All okay for stationary Bianchi Tombstone targets at 21 ft., but how about a target moving around your car door at 5 m/s?
Quit making stuff up. I never said that the techniques we teach do not work unless one aligns his position with the target. I wrote that one should align his position with the target while presenting the pistol. I have trained over 1000 NRA Instructors to teach people to align their position with the target because one can get hits faster that way. Every NRA Instructor in the country teaches that technique. You can do it while carrying a child. You can do it while moving a loved one out of the line of fire. Do you actually believe that you know more about pistol shooting than the NRA?
We know where the muzzle points at every moment of a correctly executed presentation from a crossdraw holster. We know that bringing the muzzle onto the target from the bottom is .1-.15 seconds slower for the first shot than sweeping to the target. We also know that split times .1-.15 seconds faster on getting the second shot onto target because bringing the muzzle onto the primary target from the bottom allows gravity and tension from the weak hand bring the gun right back to center mass. Sweeping onto the target from the side causes the pistol to be moving laterally when the first shot is fired making getting the sights back onto target an exercize in adjusting for both windage and elevation, instead of just elevation.
Lastly, I never Advocated crossdraw carry. I simply corrected some misconceptions that people were posting in this thread. I carry one pistol strong side hip and one crossdraw. The cross draw is for when I am seated or need to draw with my left hand. Strong side hip is my BUG. There is no method of carry that is best for everyone. Your infantile need to have your preferred method promulgated as the "best" is causing you to mislead people. Take a class. Read a book from a recognized authority. Quit simply repeating things that you read on the internet.
That scenario is why I carry one pistol cross draw. I have a spot on my range set up for people to practice dealing with that type of threat from their car. It is a point shoot drill and first hits from a crossdraw holster are in .6-.7 seconds. The pistol is aligned with the target as it clears the holster and the left hand stays on the wheel while one point shoots under it. It is one of the most fun drills that we have.
I didnt make up anything. You stated: it is his sluggishness in getting his feet into shooting position that is slowing him down.
This certainly implies that "proper body alignment" is essential, in your view, to make fast, accurate hits. That's just blather.
Um, no, they don't.
Really? Describe your draw sequence using a crossdraw holster while carrying a child.
When it comes to shooting fast and accurately, I humbly say, yes. And I say that as a certified NRA Instructor, since that seems to carry some weight with you, since you keep citing your credentials.
Interesting reaction..... I posted some real-life shortcomings of crossdraw and suddenly you make personal attacks?
And you claim to teach NRA instructors?
If you are an NRA Instructor and are not teaching students to align their position with the target when you teach an NRA class, I need to get your full name, address, and NRA Instructor number so that NRA can review your credentials for not teaching according to NRA standards and guidelines. It is not permissible for NRA instructors to teach what they believe is best when teaching NRA classes. If you think that you know better than the NRA, you are free to offer David M's training classes. Put your money where your mouth is. Give me your full name and NRA number. That, combined with your Confession here that you teach what you want because you believe your way is superior to NRA's way will allow NRA to correct the problem of having an instructor that fails to uphold NRA standards in NRA classes.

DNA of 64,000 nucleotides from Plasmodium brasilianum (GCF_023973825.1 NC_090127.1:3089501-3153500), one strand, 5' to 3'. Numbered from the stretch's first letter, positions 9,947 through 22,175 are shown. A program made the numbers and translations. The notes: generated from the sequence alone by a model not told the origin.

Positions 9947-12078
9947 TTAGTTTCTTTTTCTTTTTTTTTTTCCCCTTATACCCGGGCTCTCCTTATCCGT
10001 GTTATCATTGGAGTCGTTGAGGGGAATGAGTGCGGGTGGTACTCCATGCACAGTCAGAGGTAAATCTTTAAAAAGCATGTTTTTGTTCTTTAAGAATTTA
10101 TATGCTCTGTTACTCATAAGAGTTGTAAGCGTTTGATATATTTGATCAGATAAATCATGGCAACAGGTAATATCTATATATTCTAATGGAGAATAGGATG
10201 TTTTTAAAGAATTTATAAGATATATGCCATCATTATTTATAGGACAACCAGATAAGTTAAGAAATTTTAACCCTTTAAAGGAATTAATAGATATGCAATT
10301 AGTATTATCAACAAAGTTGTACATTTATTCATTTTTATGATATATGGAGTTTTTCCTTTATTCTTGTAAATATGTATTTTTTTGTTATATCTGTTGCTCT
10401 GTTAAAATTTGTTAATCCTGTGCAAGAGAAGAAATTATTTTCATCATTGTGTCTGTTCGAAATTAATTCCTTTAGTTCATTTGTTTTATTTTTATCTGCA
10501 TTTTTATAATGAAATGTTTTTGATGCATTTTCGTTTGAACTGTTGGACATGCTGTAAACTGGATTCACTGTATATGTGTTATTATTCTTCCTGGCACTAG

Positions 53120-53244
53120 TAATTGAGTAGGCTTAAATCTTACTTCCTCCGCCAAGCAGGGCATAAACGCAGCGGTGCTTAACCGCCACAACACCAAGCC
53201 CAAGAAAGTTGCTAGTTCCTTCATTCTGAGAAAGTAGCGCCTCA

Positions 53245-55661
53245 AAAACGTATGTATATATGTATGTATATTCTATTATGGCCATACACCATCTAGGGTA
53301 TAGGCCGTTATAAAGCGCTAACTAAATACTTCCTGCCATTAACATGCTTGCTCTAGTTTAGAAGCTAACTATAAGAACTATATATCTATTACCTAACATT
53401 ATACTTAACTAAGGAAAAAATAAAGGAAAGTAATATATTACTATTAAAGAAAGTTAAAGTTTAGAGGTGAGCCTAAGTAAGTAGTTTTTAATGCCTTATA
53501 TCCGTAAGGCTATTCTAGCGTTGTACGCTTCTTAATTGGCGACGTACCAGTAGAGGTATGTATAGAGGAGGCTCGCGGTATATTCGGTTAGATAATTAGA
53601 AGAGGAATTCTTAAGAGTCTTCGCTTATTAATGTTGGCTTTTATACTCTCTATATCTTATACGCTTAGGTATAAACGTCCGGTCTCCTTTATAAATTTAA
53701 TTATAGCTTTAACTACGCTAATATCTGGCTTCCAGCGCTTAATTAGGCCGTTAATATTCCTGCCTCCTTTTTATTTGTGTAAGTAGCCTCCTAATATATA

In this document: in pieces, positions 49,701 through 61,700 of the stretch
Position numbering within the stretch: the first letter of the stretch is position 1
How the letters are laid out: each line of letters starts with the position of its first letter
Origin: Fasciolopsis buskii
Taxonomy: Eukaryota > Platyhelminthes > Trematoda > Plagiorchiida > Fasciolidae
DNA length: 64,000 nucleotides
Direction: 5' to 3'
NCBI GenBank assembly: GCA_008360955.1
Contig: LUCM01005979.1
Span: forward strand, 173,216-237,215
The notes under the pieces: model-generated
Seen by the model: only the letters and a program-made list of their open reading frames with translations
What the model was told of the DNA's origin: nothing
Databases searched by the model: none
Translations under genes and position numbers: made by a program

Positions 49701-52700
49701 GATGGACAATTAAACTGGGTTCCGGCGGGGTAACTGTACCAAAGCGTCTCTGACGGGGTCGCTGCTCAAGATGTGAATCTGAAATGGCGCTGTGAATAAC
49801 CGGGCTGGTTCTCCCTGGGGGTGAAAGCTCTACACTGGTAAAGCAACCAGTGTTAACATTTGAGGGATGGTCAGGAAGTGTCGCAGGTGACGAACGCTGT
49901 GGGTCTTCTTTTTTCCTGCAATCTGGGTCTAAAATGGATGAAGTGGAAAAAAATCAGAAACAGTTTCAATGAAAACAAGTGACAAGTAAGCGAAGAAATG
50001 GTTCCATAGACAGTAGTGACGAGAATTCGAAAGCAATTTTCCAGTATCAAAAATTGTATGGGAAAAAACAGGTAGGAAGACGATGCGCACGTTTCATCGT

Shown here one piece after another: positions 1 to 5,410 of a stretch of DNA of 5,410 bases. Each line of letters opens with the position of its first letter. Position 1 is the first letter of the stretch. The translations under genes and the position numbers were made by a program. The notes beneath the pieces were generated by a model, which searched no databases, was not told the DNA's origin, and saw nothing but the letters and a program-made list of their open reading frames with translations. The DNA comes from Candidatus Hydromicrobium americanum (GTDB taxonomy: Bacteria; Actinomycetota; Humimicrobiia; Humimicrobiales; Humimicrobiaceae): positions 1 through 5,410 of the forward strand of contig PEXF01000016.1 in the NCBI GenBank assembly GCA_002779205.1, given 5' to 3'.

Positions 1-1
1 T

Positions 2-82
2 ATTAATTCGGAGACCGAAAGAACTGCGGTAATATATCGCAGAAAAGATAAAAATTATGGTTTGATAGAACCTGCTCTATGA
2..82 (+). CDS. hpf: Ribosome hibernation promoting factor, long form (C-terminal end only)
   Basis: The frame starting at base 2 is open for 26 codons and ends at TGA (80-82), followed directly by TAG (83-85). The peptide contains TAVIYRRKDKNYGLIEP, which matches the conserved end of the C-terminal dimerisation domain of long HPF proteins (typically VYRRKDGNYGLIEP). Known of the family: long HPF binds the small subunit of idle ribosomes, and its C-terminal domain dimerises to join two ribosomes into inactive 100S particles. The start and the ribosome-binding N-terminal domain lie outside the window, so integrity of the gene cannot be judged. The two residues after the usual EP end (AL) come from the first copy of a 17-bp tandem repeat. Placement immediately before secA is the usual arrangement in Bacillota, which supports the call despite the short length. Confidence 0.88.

See you are doing it again. You are again making stuff up. This time you are being more creative. There has been no personal attack. Describing behavior is not a personal attack. When an anonymous internet persona claims his shooting techniques are more natural, faster, and more accurate than the techniques which are the national standard for firearms training, his need to feel superior is self evident. Also, I do not "keep citing" my creds. I mentioned them once to give context to my posts. My creds are verifiable. Search on NRAInstructors.org for instructor courses in Louisiana. Your creds are verifiable too, but only if they actually exist.
I cited my NRA certification as additional info, nothing more. I haven't taught an NRA class in awhile, since just about any schmuck can teach and master their course content. In contrast, my students have progressed past what the NRA has to offer. Hence, they come to me.
When I teach, I do teach body position.....but then I emphasize that BODY POSITION DOESN'T MATTER, because in real life, you'll hardly ever be able to shoot for blood after assuming the perfect shooting stance.
Some people, as proven here, don't seem to grasp that simple reality.
I'll admit, though...I've never heard anyone hold up the NRA's official pistol instruction as the gold standard before. Or threaten someone with expulsion from the mystic order for teaching apocrypha not found in the holy writ! That's new!
Separate names with a comma.